Sunday Reading: Thread


words lydia higginson

photo janina fleckhaus


My inner seamstress has a way of putting the world to rights. Although I didn’t know it at the time, she was there, helping me carve out shapes and stitches as I sat in my freezing cold studio making a coat from heavy herringbone wool. It took me five days to cut and sew that coat and cover it in rich embellishment. In threads of forest green and maroon, shimmering ochre and gold, embroidery spans the length of my spine. At its centre is a golden cross. That cross marks the place behind my heart where fertile veins of creativity run deep. It also marks the point where the end of a gun was pressed up against my back during a brutal assault.

I made that coat in the depths of winter. Being stripped and sexually assaulted made me completely disconnect from my body – I wanted to re-dress myself. Over the cold days and nights, I created quilted jumpers, turquoise silk lingerie and jumpers from cashmere. When the spring came, I started making flowing skirts, denim jeans and softly tailored shirts. As spring turned to summer, I wanted to wear wild printed jumpsuits and sporty silk bomber jackets, so I made some of those too.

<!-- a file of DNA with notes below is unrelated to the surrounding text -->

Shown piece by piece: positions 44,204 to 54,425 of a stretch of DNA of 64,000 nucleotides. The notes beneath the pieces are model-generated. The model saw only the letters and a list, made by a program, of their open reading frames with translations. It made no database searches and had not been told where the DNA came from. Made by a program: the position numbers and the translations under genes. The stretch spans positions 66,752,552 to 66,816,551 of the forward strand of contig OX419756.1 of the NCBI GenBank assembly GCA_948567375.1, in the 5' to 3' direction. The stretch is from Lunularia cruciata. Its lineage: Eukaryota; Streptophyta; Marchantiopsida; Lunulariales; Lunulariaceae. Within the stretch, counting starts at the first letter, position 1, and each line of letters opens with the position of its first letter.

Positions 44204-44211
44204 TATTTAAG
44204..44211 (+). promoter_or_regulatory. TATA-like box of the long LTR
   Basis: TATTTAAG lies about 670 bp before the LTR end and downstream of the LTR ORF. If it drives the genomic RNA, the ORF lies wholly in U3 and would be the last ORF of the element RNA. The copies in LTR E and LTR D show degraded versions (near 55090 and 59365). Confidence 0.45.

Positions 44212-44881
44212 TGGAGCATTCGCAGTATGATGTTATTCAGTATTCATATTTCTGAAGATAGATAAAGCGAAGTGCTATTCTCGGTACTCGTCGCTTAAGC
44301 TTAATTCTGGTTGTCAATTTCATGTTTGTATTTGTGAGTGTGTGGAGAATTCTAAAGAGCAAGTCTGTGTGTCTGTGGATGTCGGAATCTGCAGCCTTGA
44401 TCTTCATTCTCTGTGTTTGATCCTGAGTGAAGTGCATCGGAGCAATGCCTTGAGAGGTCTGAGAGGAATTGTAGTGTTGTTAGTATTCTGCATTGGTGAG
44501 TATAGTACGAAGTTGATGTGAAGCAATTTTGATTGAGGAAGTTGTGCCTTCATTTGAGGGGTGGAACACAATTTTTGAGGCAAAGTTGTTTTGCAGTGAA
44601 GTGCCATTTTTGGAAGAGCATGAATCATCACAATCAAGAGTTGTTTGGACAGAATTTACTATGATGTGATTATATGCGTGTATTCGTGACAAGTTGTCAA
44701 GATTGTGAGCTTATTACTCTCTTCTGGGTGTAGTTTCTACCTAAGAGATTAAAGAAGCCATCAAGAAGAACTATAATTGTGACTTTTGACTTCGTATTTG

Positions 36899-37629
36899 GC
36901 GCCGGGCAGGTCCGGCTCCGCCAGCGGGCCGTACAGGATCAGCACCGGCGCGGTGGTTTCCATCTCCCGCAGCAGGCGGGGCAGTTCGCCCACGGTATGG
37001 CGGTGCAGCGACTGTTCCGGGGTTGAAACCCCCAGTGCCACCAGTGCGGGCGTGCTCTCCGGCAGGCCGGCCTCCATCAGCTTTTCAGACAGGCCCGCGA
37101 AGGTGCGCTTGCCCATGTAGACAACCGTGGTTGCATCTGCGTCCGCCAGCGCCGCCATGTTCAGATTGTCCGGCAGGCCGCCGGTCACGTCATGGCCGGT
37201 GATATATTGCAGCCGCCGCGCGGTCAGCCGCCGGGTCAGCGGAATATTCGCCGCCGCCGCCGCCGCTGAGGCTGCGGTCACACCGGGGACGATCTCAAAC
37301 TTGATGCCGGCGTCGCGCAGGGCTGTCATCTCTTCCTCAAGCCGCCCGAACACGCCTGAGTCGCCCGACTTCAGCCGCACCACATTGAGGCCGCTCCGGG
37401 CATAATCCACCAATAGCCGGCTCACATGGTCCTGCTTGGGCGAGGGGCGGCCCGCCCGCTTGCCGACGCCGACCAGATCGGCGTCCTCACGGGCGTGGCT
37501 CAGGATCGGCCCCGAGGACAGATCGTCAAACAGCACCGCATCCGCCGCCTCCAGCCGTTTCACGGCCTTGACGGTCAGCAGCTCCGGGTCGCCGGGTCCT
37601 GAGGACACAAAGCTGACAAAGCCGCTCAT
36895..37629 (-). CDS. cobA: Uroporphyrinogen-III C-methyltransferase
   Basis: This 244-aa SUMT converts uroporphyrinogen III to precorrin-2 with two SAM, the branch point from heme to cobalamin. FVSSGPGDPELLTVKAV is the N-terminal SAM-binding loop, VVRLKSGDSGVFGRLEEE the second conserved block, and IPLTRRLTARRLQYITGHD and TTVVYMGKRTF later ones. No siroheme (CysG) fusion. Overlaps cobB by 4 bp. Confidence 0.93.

Then leaves started to fall and my sewing slowed down but never completely ground to a halt. I continued to create lace knickers, simple camisoles and wideleg culottes. As the year drew to a close and winter once again set in, I hunkered down in front of my sewing machine and made floral cords, a furry gilet, leggings printed with the beauty of the cosmos and another embroidered coat, this time with a dusty pink, cosy velvet hood. Over the year, my inner seamstress spent over 1,000 hours designing and creating the clothes I’ve always wanted to wear – over 60 garments. All the clothes I’d ever bought from shops have been given away and the only ones I wear are ones that I have made myself.